Apple’s Jony Ive on the Unpredictable Consequences of Innovation

Twenty-five years ago, WIRED was founded with the mission of chronicling the ways technology was transforming society. Around the same time, a young designer named Jony Ive moved from Britain to San Francisco to take a job at Apple developing, he hoped, society-transforming products. But as Ive acknowledged Monday at the WIRED25 Summit, change is rarely foreseeable—and seldom unambiguously good. “The nature of innovation is that you cannot predict all the consequences,” said Ive, who now serves as Apple’s chief design officer. “In my experience, there have been surprising consequences. Some fabulous, and some less so.”

Ive, who was interviewed at the summit by Anna Wintour, the artistic director of Condé Nast and longtime editor of Vogue, talked about everything from Apple’s penchant for secrecy to the social and civic responsibilities of tech giants, which today possess not only powerful sway over the media landscape but a strong grip on the attentions of billions of people. In fact, Wintour’s opening question directly confronted Apple’s contribution to digital dependence. “First there were iPhones, and now there’s iPhone addiction,” said Wintour. “How do you feel about that? Is the world too connected?”

Ive—who, while known for being shy, is also notoriously loquacious—responded succinctly: “I think it’s good to be connected. I think the real question is what you do with that connection.” Like many tech giants, Apple recently unveiled a suite of tools meant to help keep your obsession in check. “We’ve been doing a lot of work in terms of not only understanding how long you use a device, but how you’re using it,” Ive said.

But to hear Ive tell it, helping users manage their time is a small part of the challenge Apple and other technology companies face. “What I’m more concerned about,” said Ive, is preserving the interpersonal benefits of person-to-person interaction. “The more you remove people, the more technology can become transactional,” he said. Ive says the work Apple has been doing on emoji and messaging are meant to “restore some humanity to the way we connect.”

In his remarks, Ive turned again and again to the theme of human connection. It’s important to Ive not just professionally (it’s central, for example, to his team’s vision for the future of Apple’s retail experience), but personally. “I moved to the US in 1992 for two reasons: I loved Apple and I loved the US.” At the time, he said, “optimism was tangible and material”—particularly in Silicon Valley.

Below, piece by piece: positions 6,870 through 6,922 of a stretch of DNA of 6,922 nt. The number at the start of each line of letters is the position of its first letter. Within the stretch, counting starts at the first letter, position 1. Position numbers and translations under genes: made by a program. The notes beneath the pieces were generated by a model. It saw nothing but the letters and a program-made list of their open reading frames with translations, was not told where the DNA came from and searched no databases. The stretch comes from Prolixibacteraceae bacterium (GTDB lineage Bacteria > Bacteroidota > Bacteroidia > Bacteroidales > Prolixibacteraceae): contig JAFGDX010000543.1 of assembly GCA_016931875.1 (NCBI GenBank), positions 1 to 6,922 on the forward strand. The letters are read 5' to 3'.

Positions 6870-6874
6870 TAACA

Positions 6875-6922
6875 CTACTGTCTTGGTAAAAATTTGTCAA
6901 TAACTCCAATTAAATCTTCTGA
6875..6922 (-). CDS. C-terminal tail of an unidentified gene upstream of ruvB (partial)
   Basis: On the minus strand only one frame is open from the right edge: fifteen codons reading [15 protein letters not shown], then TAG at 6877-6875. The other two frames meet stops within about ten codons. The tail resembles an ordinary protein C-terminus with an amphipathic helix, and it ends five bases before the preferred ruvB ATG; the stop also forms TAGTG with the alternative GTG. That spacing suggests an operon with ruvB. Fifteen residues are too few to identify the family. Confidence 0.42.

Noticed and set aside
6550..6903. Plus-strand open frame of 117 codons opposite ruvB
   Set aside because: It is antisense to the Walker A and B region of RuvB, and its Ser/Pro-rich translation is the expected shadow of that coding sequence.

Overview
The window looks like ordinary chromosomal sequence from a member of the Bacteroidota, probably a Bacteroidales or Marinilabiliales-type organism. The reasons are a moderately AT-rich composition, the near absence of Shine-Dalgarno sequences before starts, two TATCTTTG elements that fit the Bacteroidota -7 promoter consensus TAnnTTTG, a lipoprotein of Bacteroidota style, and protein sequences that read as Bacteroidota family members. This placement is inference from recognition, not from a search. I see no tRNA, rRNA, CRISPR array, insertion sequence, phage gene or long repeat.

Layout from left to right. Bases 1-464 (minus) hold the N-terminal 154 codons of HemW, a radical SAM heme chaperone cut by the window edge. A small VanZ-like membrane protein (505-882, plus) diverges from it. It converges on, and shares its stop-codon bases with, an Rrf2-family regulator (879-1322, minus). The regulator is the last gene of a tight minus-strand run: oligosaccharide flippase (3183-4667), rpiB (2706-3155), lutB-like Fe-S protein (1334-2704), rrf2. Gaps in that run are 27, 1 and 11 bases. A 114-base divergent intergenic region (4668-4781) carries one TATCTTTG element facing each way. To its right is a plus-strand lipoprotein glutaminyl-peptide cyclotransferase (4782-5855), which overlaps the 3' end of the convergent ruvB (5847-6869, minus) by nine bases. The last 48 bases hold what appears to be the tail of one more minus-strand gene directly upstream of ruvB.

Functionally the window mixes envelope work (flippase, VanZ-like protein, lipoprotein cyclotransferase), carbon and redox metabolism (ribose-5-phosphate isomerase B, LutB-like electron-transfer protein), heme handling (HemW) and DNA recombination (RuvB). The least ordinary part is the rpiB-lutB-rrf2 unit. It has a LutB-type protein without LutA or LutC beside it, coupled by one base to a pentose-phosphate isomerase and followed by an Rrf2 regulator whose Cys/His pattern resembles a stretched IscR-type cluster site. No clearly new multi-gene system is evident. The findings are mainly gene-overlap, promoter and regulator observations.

The connection appears to also be what will keep him at Apple. Asked whether he plans to continue designing for the foreseeable future, Ive answered in the affirmative by pointing to the collaborative environment at the company, which he characterized as more diverse than ever.

“We have font designers sat next to haptic experts sat next to colorists—and it goes on and on,” Ive said. “The energy, vitality, and the sense of opportunity is extraordinary.”

And yet, Ive worries about the state of affairs in the US. Wintour asked him about what he loses sleep over. “It’s a rather long list at the moment,” Ive replied. “I think divisiveness is really what I find really very sad.”

And it’s undeniable that tech has played a significant role in sowing that discord. Just today, the New York Times reported that the Myanmar military used Facebook to disseminate disinformation that led to genocide.

The past 25 years have seen the digital revolution transform society in ways both positive and perverse. Technology today is often as alienating as it is unifying, and the story of the next quarter century will hinge in large part on how optimists like Ive confront the disagreement and hostility that keep him up at night.